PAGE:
Will Taylor bought the land here a generation ago and built his farmhouse from scratch: a carbon-neutral, turf-roofed dwelling that must have seemed quite revolutionary at the time. The low-impact eco-house sets the tone for the rest of Karma Farm, which straddles the Suffolk-Cambridgeshire border. The campsite occupies a pretty spot by the side of the river Lark, with 40 unmarked tent pitches – visitors can simply stroll around and choose the nook they most fancy. There are also a couple of yurts, furnished inside with king-sized beds made from the farm’s own wood, and a three-berth wooden clad cabin, with its own en-suite facilities.
In keeping with the rustic vibe, campfires are permitted, with wood available at the farmhouse. There’s a games field and covered shed for rainy days, plus a brand new block of washroom facilities, including a large shower room into which you could fit your whole family (or a very friendly group).
But perhaps the best thing about Karma Farm is its location right by the river. A track follows the river for seven miles to Prickwillow, while in the other direction a path takes you to the Jude’s Ferry Inn about two miles away – choices to be considered over a breakfast of Will’s free-range sausages and bacon.
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ReviewsAdd Your Review
I recently stayed in the large yurt with a friend and our children. This site is really nice and the yurt was very comfortable. The facilities are okay, having a flushing toilet was a bonus and the camp had a lovley laid back feel about it. Will the owner is really nice and very helpful. We enjoyed exploring the local area and making our own campfire. The only down side for us was a loud family on the second night who seems to talk and sing loudly all night, although I am sure it wasn't. All in all a great time and we would return.
Quirky back to basics camping
We've just returned from a long weekend at Karma Farm, arriving on Saturday and leaving on Monday, much to our four-year-old's dismay - he would have stayed all week if possible. Our pitch in Cecil's Field among several other tents with young families – you just turn up, fill in a form in the reception hut (a handmade timber affair resembling a small wagon), and find a spot – was ideal. Plenty of space, room for a camp fire in one of the metal trays or fire bowls scattered around the site, and like-minded souls to chat with while the kids made dens in the woods, played in the activity barn and generally had fun. Dotted around the site are two yurts, a log cabin, secluded pitches among apple trees, bird hides, several loo/shower options in various home made structures – especially liked the converted horse box that now houses a shower – and assorted play equipment including bikes.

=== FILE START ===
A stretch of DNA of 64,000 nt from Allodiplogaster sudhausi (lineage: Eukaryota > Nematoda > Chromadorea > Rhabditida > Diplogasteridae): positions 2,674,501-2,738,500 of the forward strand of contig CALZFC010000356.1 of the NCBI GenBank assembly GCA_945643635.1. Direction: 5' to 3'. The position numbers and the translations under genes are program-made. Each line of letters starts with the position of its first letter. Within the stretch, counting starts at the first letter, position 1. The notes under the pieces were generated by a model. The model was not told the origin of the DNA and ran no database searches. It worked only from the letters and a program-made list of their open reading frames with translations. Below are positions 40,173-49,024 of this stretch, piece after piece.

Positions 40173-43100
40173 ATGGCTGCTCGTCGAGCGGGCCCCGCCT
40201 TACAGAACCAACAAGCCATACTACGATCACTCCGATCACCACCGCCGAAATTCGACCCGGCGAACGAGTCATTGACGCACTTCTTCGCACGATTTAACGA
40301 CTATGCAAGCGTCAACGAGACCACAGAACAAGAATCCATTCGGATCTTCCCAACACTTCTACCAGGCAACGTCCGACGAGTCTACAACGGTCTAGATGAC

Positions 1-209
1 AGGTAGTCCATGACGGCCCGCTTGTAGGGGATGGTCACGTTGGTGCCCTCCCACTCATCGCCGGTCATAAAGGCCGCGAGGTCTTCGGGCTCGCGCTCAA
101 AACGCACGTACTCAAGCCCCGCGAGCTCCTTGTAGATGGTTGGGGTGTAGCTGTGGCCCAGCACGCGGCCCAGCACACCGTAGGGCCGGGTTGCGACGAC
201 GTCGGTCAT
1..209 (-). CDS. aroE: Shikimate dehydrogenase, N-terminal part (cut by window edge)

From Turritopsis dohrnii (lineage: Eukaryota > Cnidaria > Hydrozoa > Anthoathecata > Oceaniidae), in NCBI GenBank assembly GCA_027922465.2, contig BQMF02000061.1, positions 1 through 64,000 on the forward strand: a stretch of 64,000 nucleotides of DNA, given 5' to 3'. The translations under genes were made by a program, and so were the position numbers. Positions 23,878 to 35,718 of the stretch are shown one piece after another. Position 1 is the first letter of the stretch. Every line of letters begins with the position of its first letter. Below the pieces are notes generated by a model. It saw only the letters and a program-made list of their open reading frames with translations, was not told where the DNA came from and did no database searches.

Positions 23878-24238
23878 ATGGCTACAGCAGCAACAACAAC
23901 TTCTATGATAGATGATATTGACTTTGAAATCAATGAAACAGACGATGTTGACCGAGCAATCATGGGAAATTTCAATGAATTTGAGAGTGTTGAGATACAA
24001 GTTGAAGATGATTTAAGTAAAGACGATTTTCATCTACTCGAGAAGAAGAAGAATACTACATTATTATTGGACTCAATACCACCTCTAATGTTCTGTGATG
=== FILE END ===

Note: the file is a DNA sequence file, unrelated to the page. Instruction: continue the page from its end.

We went to Jude's Ferry pub on Saturday night, where the setting was lovely next to the river, though the food was average. Sunday we cooked our own on the barbecue-cum-fire tray, which was a much more relaxing event.
Thoroughly recommend Karma Farm - owner Will has created a gem of a site that offers proper camping. The whole set-up is very relaxed with an honesty-box approach – work out what you've used/how long you've stayed and put the money in the box when you leave. Will was on site several times during the weekend, chopping wood for camp fires, dealing with recycling and willing to chat. We'll definitely be back.
I recently bought a 1980s VW campervan and wanted to try a night camping somewhere not too far from home, but also a site that allowed campfires, had an ecological leaning, was small and friendly, and had a variety of types of camping spaces. Will's campsite fit the bill to a tee! We drove into the site with the van about to die on us, and were warmly welcomed by Will, who walked us round the site, and possible areas to choose from to park up. As we were staying only the one night, we didn't need a hook up (there are 4 on site), and had a lovely spot out of the way near the yurt and log cabin.
Will has built his own turf-roofed sustainable home adjacent to the site, and is on hand to help with information about the local area, providing wood for the campfires, amongst other things. The campsite is very laid back, simple and yet all you would need for rustic camping. Very much trust orientated, with honesty box and self-registration. Pay on leaving.
There's a local Co-op in Isleham, for general supplies, along with 3 pubs of varying fayres, Merry Monk serving good food (although closed for a few days whilst we were there), the Griffin and the Rising Sun.
If we'd stayed longer, we would have managed a wander down to the Jude's Ferry Inn, and also a wee dip in the river, where it's possible, plus a bit more exploring around the local area and getting a camp fire going. Some things on the list for our return visit!
Thanks to Coolcamping for helping me find this treasure - just my kind of informal laid back super friendly feeling place. I enjoyed a really great evening here mooching about the site, pleasurable walk for supplies into Isleham then settle down to breathe in the campfire smoke, enjoy a solo supper by candlelight and a fab nights sleep under the dark skies with noooooooo sounds at all other than the wildfowl coming into land and the breeze rustling through the orchard trees :-) Thanks to the farm owner for giving access to like minded rustic souls.
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